She said a few years ago she had been under extreme depression. She was unable to sleep and everyday seemed to become darker and bleaker, with absolutely no hope in sight. It got worse and worser over months. Reading the hanuman chalisa everyday or even the Gita did not help her in her misery. Then she said one night, a small gnome like figure came to her, told her she was following the wrong person, reading the wrong scriptures and handed her the Bible! The gnome figure apparently told her it will be Jesus who will ultimately help her see the light. Since she was utterly miserable she decided to give it a shot. And after that she claimed, she has not been the same person. She discovered Jesus indeed was the one true light and the truth. Following him is the only way one could become enlightened and be on the right path. At one point she also mentioned how Gita (the Hindu holy book) was completely atrocious, and that it was the Bible which was the right book.
I think in the hour that she talked, and it was really difficult to stop her from talking, it was only about Jesus and imploring us to follow Jesus too. She mentioned how once a beggar asked her for money and she told him she could only offer him Jesus’s love! Now needless to say, all of us at the first instance were completely caught off-guard by the turn in her story. Then throughout her monologue on Jesus we all vacillated between pure annoyance, exasperation, anger and amusement. We would frequently exchange glances with each other, wondering when will this girl ever stop and realise that her story was clearly NOT working on us. I am not a particularly religious person, and neither were my group members, but firstly, we certainly did not appreciate someone pouncing on us as a predator, secondly, Gita, Bible or the Koran are equally important and hold value for their respective religion, to say some religious book is atrocious was quite unwarranted, especially if you have not read any of them, and lastly, the gumption of someone like the girl to assume that we would fall under her spell, fall for her story!! We also hadn’t quite appreciated the way the undertaker had disappeared in the meanwhile.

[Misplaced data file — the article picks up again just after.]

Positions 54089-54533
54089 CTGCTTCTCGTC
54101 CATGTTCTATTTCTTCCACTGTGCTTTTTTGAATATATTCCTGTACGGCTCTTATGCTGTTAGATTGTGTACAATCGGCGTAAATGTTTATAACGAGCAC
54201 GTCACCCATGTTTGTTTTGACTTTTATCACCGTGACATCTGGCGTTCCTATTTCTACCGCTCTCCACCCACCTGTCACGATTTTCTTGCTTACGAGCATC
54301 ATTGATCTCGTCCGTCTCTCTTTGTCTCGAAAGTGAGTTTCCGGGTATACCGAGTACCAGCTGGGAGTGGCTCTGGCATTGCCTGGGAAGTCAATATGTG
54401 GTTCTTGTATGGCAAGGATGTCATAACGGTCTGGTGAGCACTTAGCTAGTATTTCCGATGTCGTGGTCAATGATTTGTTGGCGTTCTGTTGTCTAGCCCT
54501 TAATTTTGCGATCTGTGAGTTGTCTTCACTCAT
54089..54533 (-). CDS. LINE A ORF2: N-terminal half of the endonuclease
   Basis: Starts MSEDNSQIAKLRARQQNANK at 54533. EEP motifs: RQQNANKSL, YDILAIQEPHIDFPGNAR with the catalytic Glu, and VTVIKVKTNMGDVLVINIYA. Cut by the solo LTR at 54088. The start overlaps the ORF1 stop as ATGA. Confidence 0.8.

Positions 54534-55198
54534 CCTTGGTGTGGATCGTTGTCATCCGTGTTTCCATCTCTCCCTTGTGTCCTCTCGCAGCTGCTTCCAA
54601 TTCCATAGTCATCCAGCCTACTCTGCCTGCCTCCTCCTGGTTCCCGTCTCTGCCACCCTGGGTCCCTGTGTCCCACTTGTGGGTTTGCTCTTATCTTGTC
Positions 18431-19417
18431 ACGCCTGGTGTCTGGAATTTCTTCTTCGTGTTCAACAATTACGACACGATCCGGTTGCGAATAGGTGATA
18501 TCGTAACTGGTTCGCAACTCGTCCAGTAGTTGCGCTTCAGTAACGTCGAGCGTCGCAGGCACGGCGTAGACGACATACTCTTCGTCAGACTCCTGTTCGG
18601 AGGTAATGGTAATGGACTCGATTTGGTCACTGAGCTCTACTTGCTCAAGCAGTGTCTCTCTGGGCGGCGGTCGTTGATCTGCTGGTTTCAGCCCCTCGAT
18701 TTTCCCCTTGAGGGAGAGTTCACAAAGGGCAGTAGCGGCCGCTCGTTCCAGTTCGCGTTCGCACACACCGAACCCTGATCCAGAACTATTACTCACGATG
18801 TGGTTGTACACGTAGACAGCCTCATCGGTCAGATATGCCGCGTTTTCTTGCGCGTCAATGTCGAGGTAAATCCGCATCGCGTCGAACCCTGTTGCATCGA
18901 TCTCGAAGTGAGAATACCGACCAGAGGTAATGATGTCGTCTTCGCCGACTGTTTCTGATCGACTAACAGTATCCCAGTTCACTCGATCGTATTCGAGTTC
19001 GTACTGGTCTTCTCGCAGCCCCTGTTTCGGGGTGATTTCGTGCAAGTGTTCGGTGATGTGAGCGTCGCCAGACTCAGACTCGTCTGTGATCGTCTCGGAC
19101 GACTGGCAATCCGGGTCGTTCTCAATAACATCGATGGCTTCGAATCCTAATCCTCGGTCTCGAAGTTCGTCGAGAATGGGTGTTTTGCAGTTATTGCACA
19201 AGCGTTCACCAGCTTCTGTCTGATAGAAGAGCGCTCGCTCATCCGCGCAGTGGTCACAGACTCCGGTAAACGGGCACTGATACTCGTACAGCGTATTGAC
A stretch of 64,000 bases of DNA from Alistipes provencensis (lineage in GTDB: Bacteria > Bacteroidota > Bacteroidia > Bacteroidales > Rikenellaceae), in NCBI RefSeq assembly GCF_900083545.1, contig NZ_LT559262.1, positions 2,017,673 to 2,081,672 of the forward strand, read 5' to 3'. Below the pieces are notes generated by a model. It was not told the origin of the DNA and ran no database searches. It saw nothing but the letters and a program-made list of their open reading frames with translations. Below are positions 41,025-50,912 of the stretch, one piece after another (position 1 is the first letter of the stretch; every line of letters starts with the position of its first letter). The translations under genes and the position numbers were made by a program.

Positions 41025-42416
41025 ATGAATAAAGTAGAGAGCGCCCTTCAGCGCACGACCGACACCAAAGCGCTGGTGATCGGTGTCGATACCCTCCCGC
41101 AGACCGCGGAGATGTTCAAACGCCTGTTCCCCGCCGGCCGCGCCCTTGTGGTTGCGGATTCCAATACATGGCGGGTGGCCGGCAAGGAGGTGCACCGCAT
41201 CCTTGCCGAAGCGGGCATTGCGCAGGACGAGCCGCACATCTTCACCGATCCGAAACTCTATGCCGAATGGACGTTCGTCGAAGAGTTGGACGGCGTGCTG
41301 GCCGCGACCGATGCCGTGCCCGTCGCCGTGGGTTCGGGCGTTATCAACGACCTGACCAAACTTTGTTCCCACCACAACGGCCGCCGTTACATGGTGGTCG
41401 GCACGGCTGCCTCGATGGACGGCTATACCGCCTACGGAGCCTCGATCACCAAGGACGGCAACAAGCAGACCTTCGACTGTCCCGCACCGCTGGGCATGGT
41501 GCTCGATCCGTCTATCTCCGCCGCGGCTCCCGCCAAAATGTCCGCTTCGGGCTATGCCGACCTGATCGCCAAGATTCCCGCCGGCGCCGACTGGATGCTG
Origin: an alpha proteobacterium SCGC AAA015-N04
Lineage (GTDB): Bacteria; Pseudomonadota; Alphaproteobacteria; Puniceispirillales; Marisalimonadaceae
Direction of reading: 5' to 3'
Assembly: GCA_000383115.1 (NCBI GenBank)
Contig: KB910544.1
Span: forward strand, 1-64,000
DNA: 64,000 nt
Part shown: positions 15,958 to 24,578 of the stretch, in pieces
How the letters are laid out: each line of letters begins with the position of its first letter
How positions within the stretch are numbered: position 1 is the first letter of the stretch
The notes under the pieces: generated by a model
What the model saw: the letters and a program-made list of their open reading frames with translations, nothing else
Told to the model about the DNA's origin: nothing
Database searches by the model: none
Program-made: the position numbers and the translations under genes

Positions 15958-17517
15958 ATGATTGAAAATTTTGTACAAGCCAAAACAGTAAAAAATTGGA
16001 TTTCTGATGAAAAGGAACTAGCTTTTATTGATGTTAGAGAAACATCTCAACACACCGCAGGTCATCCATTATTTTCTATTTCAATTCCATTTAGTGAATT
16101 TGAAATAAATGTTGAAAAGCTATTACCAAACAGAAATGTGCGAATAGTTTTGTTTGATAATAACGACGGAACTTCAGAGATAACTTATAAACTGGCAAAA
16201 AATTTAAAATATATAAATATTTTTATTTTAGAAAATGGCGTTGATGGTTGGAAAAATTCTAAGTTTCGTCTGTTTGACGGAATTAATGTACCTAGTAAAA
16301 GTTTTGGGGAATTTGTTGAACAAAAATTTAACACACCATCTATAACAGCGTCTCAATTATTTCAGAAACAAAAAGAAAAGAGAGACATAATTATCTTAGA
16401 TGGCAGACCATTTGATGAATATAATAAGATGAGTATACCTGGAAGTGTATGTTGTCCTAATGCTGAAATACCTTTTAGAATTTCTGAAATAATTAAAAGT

The undertaker reappeared just as the girl finished her ‘story’. The girl smiled at us and then said she had to rush home to finish her college assignments. In the meanwhile she said we could ask the undertaker for her contact details if we wanted to talk to her further. Well heck no! I think the next time any of us spot that girl we will take a 180 degree turn and walk or run away before she can catch us. The undertaker then looked at us and gave us an apologetic smile. It appeared she knew this would happen and had happened before. Till now she had appeared to us an independent woman, making her own decisions and striding on her own. But after her recounting of the tenant problem and unable to stop the girl from launching into us, it appeared perhaps our first impression about her was indeed the last impression. We had out of courtesy and politeness remained quiet in front of the girl, but she as the owner of the house could have perhaps told the girl to tell her story some other day. Perhaps as you read it, you might think it not a big deal, we did not think that much of it either. But when you look at things occurred from a vantage point, like now as I am replaying this incident in my head, I think the signs were already there. We had perhaps been too naive and excited to make notice of them.
Another thing she mentioned which made us uneasy was that she explicitly told us not to tell her husband that we would be making a short documentary on her. Whenever she spoke of her husband, and she hardly did, it was always unsure, and a bit terrified too. We were left baffled. If we were to shoot inside her house and her husband was there, he was bound to know that something is happening. It had been getting rather late and we had to leave, but we left on an uneasy note. We decided then that we should schedule another meeting, talk and bring clarity as to why she did not want the husband knowing, since that might create problems for us.
Little did we know that during the next meeting problems would not only emerge, but also erupt!